Goldsack swaps trails for bright lights
The final act of Drew Goldsack’s ski career has come to a close, yet the bright lights of Hollywood beckon.
The two-time cross-country skiing Olympian announced his retirement from the sport Wednesday (July 18), and has accepted a job with Modern City Entertainment as an associate film producer.
“This wasn’t the way I saw myself coming to this decision. At the end of the season I didn’t feel like retiring, but there were a lot of different factors pushing it,” Goldsack said.
Injuries, funding and new opportunities all factored into his decision. A brutal crash last season left him with lingering shoulder pain, hindering his training and results. Goldsack, 30, also lost his carded athlete status, cutting off his government funding. Weighing these factors against a new opportunity in the film industry, he decided to leave the sport.
“The timing was right. I struggled back and forth with the decision. I love to ski and love the lifestyle, but on the other hand I had this great opportunity. I thought maybe I could ski another year and nothing would change, but I didn’t want to pass on this other opportunity.”
He’s been given the chance by long-time friend Bill Erfurth to work in film as an associate producer on the upcoming documentary Heroes Behind the Badge.
“It’s an interesting field and the production side is similar to the athlete lifestyle… I felt a lot of my skills would be able to transfer over,” Goldsack said.
Goldsack burst onto the scene with a first-place finish in the sprint at the U23 championships and made his way onto the World Cup circuit in 2004. He made his Olympic debut two years later, finishing 31st at the 2006 Olympic Games in Torino, Italy.
He also skied for Canada in Vancouver, where he finished 40th in the sprint. He’s been an influential member of the ski community for some time. Last season, he recorded a career-best fourth place finish on the World Cup in the team sprint when partnered with Len Valjas. Despite the success, his season was marred by injury and disappointment.
“This is not how I saw things happening. I had one of my best results on the World Cup, but the season was disappointing. Things didn’t go my way,” he said.
While Beckie Scott and Sara Renner were leading Canada’s women’s team, Goldsack was part of a young men’s team that included Devon Kershaw, George Grey, Chris Jeffries and Dan Roycroft.
“I’ll most miss the time on the road with the team and the good times with them. I definitely have fond memories hanging out with the team and seeing others perform. Seeing Devon succeed and hanging out in coffee shops in Europe I’ll miss,” Goldsack said.
On the track, he was a consistent performer, but off the track he helped shape the future of the sport. Goldsack served as the Cross Country Canada athlete representative for the past five years, where he was a strong voice for his fellow athletes. He regrets not standing up for himself as a young athlete,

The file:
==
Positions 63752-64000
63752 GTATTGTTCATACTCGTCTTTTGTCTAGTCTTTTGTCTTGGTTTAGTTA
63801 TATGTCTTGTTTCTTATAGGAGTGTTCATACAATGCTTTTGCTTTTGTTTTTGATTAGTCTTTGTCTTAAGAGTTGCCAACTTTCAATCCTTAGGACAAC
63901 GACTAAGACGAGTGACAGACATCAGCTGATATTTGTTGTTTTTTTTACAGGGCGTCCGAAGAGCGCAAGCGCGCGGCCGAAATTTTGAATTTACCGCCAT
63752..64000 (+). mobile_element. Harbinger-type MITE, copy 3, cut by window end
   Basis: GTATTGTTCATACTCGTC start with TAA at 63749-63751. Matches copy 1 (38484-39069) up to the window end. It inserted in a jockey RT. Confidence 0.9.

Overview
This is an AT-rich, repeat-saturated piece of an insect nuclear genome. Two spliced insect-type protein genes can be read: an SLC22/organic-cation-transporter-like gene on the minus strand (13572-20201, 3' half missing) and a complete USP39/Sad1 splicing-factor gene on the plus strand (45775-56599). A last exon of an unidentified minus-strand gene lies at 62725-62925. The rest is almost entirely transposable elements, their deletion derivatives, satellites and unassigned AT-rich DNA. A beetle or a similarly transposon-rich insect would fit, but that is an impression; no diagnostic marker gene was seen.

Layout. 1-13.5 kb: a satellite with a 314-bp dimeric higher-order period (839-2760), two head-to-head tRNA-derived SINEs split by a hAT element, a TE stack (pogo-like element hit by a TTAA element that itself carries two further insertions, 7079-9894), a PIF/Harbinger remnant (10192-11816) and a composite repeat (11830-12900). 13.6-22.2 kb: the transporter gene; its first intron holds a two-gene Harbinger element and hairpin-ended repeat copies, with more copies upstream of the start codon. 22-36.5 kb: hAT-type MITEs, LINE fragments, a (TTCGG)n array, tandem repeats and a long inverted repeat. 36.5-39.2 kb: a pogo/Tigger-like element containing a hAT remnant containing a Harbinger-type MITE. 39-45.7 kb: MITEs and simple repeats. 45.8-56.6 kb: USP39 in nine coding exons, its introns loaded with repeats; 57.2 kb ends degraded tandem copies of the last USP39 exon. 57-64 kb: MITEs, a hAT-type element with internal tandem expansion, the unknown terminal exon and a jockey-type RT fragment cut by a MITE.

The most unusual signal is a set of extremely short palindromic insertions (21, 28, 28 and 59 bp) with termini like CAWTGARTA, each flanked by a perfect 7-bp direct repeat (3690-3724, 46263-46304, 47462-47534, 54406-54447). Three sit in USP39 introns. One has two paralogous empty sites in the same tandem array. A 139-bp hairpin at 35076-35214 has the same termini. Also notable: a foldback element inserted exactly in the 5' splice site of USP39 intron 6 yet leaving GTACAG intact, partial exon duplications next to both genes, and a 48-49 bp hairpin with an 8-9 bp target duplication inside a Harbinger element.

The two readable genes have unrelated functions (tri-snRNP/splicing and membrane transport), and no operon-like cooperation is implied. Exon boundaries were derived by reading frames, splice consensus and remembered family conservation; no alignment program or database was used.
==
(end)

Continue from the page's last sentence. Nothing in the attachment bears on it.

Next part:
“One of the biggest things for me is the changes we were able to make to the organization. We’d talk about leaving the sport better set up for younger athletes to perform,” Goldsack said.
As the athlete rep, Goldsack said Cross Country Canada had problems when he first began, however, many of those have changed. The national team went through five coaches in five years, and was plagued by logistical issues, but Goldsack said the athletes fought for better conditions.
“When we were young skiers, the organization had problems. We spent time and effort asking for changes to help athletes perform,” Goldsack said. “We sorted out the coaching situation to fit the team well and the athletes were listened to and we got what we were asking for.
“Things changed for the men’s team and the organization has come around. Luckily, it made a huge difference in the last few years. That’s a great feeling. Now there’s a different mood around the team.”
Reminiscing about Goldsack’s U23 win over the best in the world, Kershaw said he’ll miss his good buddy on the team and credits Goldsack with making changes to the organization in the best interest of athletes.
“Drew had a huge impact on the team as the athlete rep. He deeply cares about the health of cross-country skiing in Canada and has done some amazing work,” Kershaw said.
He still wants to stay involved with the ski community as a volunteer coach, and will work with Stoneham Clothing, bringing high-fashion ski clothes to Canada. He believes skiing will always be part of his life.
“I’m happiest with the life that skiing has provided for me. Being a skier and an Olympian has given me a reason to live in Canmore for the past 11 years and be a part of the community.”
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